LUKE 19:2-6 (NIV)
"A man was there by the name of Zacchaeus; he was a chief tax collector and was wealthy. He wanted to see who Jesus was, but because he was short he could not see over the crowd. So he ran ahead and climbed a sycamore-fig tree to see him, since Jesus was coming that way. When Jesus reached the spot, he looked up and said to him, 'Zacchaeus, come down immediately. I must stay at your house today.' So he came down at once and welcomed him gladly."
Read Luke 19:1-10 in its entirety.
Why does everybody seem to be in such a hurry in this story? Jesus is only “passing through” Jericho. Zacchaeus “hurries” up the tree, and Jesus tells him to hurry and come back down immediately. The judgmental crowd of bystanders rushes to grumble and complain, naturally. Jesus not only invites himself over but insists it has to be “today”. And then Zacchaeus, barely containing his enthusiasm to make things right, stands up — mid-meal, no doubt — and announces his repentance.
For all the words of hurry and timeliness used in the short space of this story, it is Jesus’ rush to show love — even before Zacchaeus’ repentance — that stands out most to me. Am I as eager to lovingly extend myself to the people around me as Jesus is? What about showing love before someone has even tried to correct their wrongs? Am I willing, like Jesus, to interrupt my plans of “passing through” in order to extend myself to the unloved and despised?
Jesus loved enough to stop, interrupt his journey, look up in the tree into the eyes of Zacchaeus, and extend an invitation. It is a double step: Zacchaeus, you come down from that tree, and I will come over to your house. My guess would be that the seeds of salvation are sown in this short man’s heart before his feet even touch the ground. Jesus is inviting me to be with him!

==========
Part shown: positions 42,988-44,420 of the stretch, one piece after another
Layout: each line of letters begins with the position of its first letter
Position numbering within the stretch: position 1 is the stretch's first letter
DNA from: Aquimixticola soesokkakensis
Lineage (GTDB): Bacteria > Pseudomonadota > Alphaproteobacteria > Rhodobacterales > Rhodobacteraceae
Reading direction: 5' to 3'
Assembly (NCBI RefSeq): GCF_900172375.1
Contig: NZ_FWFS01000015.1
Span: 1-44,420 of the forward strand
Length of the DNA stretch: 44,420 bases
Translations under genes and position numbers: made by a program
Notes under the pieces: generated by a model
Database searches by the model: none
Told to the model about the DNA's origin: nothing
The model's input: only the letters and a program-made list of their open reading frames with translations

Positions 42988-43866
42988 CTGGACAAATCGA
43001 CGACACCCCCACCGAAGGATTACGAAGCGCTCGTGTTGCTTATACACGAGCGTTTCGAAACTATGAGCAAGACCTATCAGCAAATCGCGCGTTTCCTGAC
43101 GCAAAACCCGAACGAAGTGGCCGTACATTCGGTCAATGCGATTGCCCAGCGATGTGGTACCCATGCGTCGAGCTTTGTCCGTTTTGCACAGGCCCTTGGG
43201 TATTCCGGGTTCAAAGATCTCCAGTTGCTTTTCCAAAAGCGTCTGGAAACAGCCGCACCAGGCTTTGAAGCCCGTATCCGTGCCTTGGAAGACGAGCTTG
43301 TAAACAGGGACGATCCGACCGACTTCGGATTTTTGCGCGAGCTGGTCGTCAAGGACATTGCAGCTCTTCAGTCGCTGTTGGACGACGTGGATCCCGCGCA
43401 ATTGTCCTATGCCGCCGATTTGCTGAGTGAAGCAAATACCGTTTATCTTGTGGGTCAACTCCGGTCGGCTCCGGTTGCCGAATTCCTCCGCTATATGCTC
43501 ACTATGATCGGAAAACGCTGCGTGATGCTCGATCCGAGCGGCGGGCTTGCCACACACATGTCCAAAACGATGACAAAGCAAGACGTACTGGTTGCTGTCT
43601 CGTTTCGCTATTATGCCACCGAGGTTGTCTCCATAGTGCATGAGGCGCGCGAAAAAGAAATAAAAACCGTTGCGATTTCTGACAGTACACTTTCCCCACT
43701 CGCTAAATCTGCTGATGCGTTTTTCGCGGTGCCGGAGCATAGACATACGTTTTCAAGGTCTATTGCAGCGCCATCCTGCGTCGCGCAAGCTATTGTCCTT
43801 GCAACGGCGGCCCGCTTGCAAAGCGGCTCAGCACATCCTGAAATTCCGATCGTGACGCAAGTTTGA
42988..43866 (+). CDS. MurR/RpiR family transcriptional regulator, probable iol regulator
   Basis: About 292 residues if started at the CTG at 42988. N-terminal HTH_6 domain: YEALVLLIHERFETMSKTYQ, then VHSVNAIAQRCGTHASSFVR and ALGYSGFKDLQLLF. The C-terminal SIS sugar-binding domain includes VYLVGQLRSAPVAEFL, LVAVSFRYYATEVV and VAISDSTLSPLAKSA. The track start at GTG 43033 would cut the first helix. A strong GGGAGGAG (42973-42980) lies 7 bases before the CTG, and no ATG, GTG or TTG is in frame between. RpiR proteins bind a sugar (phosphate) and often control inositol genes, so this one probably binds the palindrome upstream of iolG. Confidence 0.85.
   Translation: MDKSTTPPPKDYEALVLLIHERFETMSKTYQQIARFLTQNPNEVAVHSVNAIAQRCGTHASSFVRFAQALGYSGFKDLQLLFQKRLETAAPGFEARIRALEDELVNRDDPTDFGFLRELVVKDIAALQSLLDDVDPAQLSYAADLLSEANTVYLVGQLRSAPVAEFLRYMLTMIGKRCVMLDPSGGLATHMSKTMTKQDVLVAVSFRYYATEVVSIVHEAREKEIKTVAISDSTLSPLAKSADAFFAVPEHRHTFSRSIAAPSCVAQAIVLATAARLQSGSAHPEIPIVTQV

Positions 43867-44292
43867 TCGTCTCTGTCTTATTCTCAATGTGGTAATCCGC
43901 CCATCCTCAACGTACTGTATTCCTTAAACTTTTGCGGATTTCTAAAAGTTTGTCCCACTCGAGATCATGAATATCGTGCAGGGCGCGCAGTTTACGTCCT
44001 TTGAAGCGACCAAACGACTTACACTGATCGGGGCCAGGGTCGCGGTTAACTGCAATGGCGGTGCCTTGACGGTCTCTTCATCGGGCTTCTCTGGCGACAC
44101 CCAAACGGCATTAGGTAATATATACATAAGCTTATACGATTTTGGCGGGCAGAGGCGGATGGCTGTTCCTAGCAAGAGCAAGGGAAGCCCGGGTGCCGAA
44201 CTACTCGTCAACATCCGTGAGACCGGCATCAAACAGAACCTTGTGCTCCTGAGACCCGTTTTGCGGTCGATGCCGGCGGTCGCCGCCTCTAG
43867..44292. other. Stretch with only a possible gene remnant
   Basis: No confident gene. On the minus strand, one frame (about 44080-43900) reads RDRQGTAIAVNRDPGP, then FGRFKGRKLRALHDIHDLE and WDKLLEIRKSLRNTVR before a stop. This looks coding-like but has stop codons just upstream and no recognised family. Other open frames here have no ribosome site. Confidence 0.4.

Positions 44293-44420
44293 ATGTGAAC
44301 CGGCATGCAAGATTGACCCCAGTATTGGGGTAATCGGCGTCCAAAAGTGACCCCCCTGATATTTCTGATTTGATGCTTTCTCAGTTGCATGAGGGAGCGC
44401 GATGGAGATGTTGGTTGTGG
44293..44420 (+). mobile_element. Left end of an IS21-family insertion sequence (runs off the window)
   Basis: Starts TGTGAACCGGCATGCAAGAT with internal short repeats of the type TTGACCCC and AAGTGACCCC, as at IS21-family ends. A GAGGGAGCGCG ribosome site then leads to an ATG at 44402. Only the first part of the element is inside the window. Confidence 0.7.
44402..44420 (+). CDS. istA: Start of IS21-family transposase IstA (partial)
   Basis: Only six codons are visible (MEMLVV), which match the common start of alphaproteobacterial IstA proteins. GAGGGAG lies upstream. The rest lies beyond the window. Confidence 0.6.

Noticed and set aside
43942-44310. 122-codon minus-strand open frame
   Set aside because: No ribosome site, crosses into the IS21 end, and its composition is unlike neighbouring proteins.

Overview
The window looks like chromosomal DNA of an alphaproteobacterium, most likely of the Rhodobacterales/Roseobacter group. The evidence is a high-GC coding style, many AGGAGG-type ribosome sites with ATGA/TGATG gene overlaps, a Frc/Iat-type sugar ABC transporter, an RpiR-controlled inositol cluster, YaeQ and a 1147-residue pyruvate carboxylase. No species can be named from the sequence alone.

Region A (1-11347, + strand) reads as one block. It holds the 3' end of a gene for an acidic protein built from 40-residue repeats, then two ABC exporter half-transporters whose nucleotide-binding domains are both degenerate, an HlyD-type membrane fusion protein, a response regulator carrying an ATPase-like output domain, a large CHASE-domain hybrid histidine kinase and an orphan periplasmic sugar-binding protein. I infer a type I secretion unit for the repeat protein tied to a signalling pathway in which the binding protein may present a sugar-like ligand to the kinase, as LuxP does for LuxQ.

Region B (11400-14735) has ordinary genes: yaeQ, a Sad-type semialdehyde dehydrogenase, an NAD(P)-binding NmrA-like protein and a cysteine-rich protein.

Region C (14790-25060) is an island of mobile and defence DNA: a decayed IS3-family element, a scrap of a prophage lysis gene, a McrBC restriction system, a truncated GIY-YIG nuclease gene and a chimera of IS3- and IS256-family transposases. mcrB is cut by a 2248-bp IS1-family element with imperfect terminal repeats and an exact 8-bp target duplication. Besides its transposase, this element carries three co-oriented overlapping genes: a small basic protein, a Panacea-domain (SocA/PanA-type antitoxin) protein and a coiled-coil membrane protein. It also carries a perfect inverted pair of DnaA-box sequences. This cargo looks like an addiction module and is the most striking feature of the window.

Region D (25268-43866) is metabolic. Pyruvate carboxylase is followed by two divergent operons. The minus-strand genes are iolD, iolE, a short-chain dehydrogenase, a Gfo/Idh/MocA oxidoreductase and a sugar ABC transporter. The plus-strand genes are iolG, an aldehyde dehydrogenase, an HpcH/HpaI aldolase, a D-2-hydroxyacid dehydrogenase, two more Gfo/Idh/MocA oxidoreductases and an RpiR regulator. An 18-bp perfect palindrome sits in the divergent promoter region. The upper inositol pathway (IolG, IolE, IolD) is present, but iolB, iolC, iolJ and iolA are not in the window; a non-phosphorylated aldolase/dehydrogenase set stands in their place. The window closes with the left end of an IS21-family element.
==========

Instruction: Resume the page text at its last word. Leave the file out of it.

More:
It takes an act of courage — loving optimism, even — to invite yourself into the home of a man with a bad reputation. But Jesus is not distracted by the naysayers. He is divinely focused on the significance of today. Today, we must get together at your house. Today, salvation has come to this home. There is an urgency here which pierces our sleepy tendencies to plod our way through disciple making. Jesus invites himself over for dinner and pronounces salvation before the dessert is brought out.
It all makes you kind of wonder, doesn’t it? Who exactly is doing the seeking in this story? At first, we are told that Zacchaeus was “seeking to see who Jesus was”. That is how we end up in the tree with him in the first place: curiosity enhanced by a better view. But Jesus punctuates the story at the end to make it crystal clear: “For the Son of Man came to seek and to save the lost.” There is that double step again. We think we are the curious ones, but it turns out he was after us all along.
QUESTIONS FOR APPLICATION
- Reflect on the love Jesus has shown you in your own life. What trees has he invited you to climb down out of in a hurry?
- Who are the people in your life right now who seem ready — eager, even — for a loving encounter with Jesus?
- If Jesus spent an afternoon as a guest in your home, what areas of your life might you find yourself wanting to make right?
This reading is a part of our "Small Feet Big Shoes" devotional series. You can also sign up to receive these meditations by email.
ABOUT THE AUTHOR: Darren Prince lives in London, UK with his wife, Pam, and their three increasingly British-sounding children. They live in Tower Hamlets, serving among those on the margins in Spitalfields and Shadwell. Darren also serves as the general director of InnerCHANGE, CRM’s Christian order among the poor.